Browse by author
Lookup NU author(s): Dr Colin Muirhead,
Professor Deborah Tweddle,
Dr Richard McNally
This work is licensed under a Creative Commons Attribution 4.0 International License (CC BY 4.0).
BACKGROUND: The aetiology of neuroblastic tumours is unclear with both genetic and environmental factors implicated. The possibility that an infectious agent may be involved has been suggested. 'Temporal clustering' occurs if cases display an irregular temporal distribution and may indicate the involvement of an agent that exhibits epidemicity. We tested for the presence and nature of temporal clustering using population-based data from northern England. METHODS: We extracted all cases of neuroblastic tumours diagnosed in children and young adults aged 0-24 years during 1968-2011 from the Northern Region Young Persons' Malignant Disease Registry. This is a population-based registry, covering a population of approximately 900,000 young persons, and includes all cases resident in northern England at the time of diagnosis. Tests for temporal clustering were applied using a modified version of the Potthoff-Whittinghill method. Estimates of extra-Poisson variation ([Formula: see text]) and standard errors (SEs) were obtained. RESULTS: 227 cases of neuroblastic tumours were diagnosed during the study period. All the analyses between fortnights and between months found significant extra-Poisson variation, with [Formula: see text] =0.846 (SE = 0.310, P = 0.004) for the analysis between fortnights within months. Restricting the analyses to the 76 cases diagnosed at ages less than 18 months showed significant extra-Poisson variation between fortnights within months ([Formula: see text] =1.532, SE = 0.866, P = 0.038), but not between months. In contrast, analyses of cases aged 18 months to 24 years showed significant extra-Poisson variation between quarters within years, as well as over shorter timescales. CONCLUSIONS: Transient environmental agents may be involved in the aetiology of neuroblastic tumours. The initiating factor might be a geographically-widespread agent that occurs in 'mini-epidemics'.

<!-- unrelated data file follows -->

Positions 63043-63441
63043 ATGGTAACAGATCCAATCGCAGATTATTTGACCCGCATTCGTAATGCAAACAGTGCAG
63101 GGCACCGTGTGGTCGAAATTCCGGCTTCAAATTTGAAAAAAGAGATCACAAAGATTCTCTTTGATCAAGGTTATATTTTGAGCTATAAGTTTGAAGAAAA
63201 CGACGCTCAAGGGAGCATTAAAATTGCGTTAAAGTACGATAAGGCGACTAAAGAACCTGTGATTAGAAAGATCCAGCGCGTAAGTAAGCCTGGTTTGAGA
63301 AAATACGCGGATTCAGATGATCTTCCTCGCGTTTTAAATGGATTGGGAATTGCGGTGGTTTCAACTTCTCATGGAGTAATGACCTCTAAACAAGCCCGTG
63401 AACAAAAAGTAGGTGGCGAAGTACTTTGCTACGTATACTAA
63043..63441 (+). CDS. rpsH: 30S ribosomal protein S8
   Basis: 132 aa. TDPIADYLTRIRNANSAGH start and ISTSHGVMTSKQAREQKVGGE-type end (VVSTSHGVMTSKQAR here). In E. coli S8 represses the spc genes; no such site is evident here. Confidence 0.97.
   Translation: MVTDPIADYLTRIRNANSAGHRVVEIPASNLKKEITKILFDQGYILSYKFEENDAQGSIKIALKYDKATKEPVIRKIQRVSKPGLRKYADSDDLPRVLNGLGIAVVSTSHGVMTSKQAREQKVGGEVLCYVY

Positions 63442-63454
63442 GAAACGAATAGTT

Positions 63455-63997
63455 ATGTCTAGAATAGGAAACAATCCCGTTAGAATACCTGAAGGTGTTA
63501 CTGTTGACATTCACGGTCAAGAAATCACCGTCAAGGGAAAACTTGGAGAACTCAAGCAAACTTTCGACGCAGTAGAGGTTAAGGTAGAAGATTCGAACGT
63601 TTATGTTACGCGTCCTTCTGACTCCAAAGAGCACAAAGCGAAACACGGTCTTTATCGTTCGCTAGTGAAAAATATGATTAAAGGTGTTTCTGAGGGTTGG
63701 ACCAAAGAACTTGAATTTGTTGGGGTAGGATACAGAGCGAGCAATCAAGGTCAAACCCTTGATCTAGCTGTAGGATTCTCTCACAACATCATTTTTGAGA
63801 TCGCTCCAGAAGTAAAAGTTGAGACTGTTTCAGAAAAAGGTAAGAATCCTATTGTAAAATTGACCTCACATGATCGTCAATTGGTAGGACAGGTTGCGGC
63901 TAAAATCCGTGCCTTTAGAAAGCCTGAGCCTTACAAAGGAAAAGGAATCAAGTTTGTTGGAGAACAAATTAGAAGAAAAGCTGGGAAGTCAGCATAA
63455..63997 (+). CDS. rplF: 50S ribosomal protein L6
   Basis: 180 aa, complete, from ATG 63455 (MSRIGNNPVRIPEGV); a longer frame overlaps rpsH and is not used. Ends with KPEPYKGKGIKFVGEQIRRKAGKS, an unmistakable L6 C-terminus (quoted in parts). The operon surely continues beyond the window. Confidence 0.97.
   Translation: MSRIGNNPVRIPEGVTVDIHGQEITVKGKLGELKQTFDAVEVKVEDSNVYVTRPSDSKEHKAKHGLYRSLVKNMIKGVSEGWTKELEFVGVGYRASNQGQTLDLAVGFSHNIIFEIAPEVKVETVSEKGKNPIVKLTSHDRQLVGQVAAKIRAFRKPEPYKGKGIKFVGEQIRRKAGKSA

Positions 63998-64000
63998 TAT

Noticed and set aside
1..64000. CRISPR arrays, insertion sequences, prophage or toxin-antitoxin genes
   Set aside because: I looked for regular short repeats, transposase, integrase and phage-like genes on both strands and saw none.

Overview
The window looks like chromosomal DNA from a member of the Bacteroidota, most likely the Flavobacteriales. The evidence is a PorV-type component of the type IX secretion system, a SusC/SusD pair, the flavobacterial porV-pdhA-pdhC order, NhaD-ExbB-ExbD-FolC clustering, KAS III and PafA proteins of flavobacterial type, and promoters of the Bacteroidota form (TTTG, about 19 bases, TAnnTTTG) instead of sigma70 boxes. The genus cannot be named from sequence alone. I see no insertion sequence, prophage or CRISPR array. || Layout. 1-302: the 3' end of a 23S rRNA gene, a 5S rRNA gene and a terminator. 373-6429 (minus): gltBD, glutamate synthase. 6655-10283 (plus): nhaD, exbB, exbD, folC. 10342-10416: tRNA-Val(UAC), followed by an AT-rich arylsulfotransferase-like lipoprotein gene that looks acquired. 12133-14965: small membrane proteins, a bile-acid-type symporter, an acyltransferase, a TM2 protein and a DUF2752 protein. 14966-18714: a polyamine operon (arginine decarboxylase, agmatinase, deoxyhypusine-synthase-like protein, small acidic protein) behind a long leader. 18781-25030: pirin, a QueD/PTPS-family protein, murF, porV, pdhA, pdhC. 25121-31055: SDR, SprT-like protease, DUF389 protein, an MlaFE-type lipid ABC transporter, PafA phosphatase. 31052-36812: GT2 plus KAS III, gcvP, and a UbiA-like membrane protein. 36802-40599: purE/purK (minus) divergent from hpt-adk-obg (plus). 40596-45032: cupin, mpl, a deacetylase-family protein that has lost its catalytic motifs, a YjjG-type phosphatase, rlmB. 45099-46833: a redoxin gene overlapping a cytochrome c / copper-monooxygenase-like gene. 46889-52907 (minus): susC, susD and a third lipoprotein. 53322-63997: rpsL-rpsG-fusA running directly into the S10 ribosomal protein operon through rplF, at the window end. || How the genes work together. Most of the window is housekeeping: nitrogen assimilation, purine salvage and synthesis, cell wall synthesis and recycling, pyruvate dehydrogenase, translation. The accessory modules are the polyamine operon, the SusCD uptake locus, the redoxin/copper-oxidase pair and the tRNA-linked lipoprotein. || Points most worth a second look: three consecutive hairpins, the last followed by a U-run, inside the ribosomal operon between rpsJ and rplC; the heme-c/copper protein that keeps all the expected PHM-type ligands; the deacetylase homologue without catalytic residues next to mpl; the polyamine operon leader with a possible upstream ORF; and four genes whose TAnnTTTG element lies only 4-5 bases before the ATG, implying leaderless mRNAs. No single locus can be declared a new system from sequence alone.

Author(s): Muirhead CR, Tweddle DA, Basta NO, McNally RJQ
Publication type: Article
Publication status: Published
Journal: Environmental Health
Online publication date: 04/09/2015
Acceptance date: 29/08/2015
Date deposited: 08/09/2015
ISSN (electronic): 1476-069X
Publisher: BioMed Central Ltd.
PubMed id: 26338008
Altmetrics provided by Altmetric